Describing itself as a “Costco/Netflix” of the financial industry, MoneyLion offers an array of services to its customers using a membership model: new mobile online banking and managed investment services, a no-fee checking account, savings, credit-building, cash advances, and personal loans. Membership costs depends on the services used. MoneyLion says it uses AI and machine learning to “deliver personalized money-saving recommendations” and do things like help people improve their credit scores. Looking ahead, the company said it plans to launch a trading platform in Q4 of this year.
MoneyLion is a private company so we aren't going to be going long this stock anytime soon. As is the case with these companies typically, it could be years before an IPO is considered. But we are not making an argument about the stock, we are making an argument about the business case. Do angry BAC customers have choices? Yes, they do. And the choices are very good. MoneyLion will accept you with bad credit, and they even offer a 'credit builder' product that gives you a second chance. You can open an account with your mobile phone in about 5 minutes. It's all powered by Artificial Intelligence and works in the cloud. Sounds like a bank of the future? To make it even more appealing, they offer a referral program to new account holders, which puts money in your pocket for trying them out:
Get $10 when you use my referral link to join MoneyLion Plus and start investing! Learn more in the MoneyLion app.
They offer loans, investments, savings, and checking. No fees. Sounds like a dream come true. But does MoneyLion have competitors? They do! From Crunchbase:
For the argument against BAC, that doesn't spell well. The more popular these alternative platforms are, the less popular BAC will be.
But MoneyLion is only one alternative, there is also ChimeBank, which isn't publicly traded yet, but according to Pitchbook.com the valuation is $1.5 Billion making it a Unicorn, which soon will be popular on Pre IPO Markets.
Chime is one of several fintech banks that are rapidly disrupting the industry and challenging the long-standing domination of traditional banks. As regulators become increasingly comfortable with applications from financial technology startups offering consumers overdraft protection, direct deposit services and savings accounts, we are beginning to see their corresponding growth – and domination – in the banking sector. In 2017, Chime in fact lead the U.S. Challenger Banking Category, reaching 750,000 bank accounts and helping members save $72 million accumulatively.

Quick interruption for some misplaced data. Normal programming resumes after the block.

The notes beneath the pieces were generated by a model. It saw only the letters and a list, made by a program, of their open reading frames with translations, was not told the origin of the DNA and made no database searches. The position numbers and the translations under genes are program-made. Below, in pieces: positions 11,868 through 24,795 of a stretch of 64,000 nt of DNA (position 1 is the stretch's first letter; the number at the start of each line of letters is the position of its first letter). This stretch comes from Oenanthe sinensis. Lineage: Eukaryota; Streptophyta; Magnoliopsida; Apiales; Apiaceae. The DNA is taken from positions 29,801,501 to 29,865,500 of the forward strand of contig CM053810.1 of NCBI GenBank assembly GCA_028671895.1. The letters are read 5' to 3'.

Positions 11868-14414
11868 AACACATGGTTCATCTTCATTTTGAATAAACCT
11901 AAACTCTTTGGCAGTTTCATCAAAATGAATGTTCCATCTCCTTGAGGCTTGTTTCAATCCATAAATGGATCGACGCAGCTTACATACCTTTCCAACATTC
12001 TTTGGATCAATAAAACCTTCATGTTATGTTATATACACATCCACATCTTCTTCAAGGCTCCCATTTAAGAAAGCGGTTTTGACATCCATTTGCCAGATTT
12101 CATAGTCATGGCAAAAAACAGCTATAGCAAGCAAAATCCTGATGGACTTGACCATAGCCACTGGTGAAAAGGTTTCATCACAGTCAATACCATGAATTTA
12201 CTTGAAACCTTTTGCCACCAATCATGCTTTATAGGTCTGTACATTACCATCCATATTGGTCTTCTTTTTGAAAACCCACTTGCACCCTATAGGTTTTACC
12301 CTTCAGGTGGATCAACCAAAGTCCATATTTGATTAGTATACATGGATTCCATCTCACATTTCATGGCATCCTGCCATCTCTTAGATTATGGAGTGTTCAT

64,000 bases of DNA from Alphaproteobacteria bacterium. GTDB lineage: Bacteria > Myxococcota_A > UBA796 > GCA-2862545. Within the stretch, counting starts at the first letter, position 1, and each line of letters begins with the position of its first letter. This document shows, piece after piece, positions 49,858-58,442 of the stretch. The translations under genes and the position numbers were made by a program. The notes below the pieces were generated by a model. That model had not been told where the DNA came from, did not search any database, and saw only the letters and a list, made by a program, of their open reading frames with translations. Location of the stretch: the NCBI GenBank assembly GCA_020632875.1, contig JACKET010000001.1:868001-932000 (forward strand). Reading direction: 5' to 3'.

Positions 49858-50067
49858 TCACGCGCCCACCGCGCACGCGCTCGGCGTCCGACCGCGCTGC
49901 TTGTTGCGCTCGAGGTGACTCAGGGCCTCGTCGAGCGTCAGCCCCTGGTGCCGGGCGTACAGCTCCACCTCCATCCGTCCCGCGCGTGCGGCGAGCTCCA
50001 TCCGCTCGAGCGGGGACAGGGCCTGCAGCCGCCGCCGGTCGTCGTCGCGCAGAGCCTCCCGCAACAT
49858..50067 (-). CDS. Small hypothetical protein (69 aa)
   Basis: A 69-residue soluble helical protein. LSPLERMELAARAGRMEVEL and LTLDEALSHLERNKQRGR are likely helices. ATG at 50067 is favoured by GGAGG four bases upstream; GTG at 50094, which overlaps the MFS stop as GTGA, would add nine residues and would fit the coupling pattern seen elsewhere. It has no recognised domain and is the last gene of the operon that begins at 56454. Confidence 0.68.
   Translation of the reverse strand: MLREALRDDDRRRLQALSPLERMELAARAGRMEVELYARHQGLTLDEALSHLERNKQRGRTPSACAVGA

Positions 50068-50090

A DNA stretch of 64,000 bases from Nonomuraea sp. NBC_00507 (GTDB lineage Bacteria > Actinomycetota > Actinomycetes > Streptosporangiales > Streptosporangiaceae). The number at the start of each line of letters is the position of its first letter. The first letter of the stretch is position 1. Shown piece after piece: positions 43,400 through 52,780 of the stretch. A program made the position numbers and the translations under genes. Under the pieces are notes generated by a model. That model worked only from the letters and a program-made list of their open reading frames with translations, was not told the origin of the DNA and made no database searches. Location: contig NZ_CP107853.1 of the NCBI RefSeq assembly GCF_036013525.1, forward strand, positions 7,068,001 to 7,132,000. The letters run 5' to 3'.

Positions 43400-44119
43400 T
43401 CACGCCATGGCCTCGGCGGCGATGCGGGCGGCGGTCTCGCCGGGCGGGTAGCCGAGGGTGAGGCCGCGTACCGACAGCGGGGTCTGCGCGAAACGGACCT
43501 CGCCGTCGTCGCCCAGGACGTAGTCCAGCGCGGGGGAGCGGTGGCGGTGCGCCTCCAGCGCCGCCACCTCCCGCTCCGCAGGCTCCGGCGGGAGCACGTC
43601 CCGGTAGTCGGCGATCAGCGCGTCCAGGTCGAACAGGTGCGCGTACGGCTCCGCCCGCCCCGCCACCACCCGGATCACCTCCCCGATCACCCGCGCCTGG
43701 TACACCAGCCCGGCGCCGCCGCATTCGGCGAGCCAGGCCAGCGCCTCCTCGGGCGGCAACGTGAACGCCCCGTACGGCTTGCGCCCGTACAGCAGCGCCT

As with Crypto, it took Bitcoin years to finally take off. Could the critical mass be coming soon? The argument here is not to bash BAC, it's to point out that we may be near a tipping point, whereby there is mass adoption of Chime, MoneyLion, and other services. Consumers are tired of fees and hassles. Look how Robinhood transformed stock trading, just by offering simple free trading (but with a huge catch - they sell your data to HFT shops). Anyway, years later that resulted in major brokerage houses going to commission free trading. We see the banks doing the same thing, perhaps not this year - but sometime in the near future.
Can they reinvent themselves?
BAC has had a number of chances to reinvent themselves and haven't. The management doesn't grasp the demographic changes happening across the broader economy, and has no idea how FinTech is taking over finance. To their credit, BAC has filed a ton of patents in the Crypto space, such as:
United States-based investment banking company Bank of America (BofA) has filed a patent for a digital currency wallet with multiple layers of asset access. The proposed wallet would accept different passwords for different amounts of funds requested. The United States Patent and Trademark Office published BofA’s application on Aug. 15. Per the filing, this technology would comprise a computing platform with a digital wallet interface. The platform would be configured to operate within a peer-to-peer network for blockchain management — which could potentially be public or private.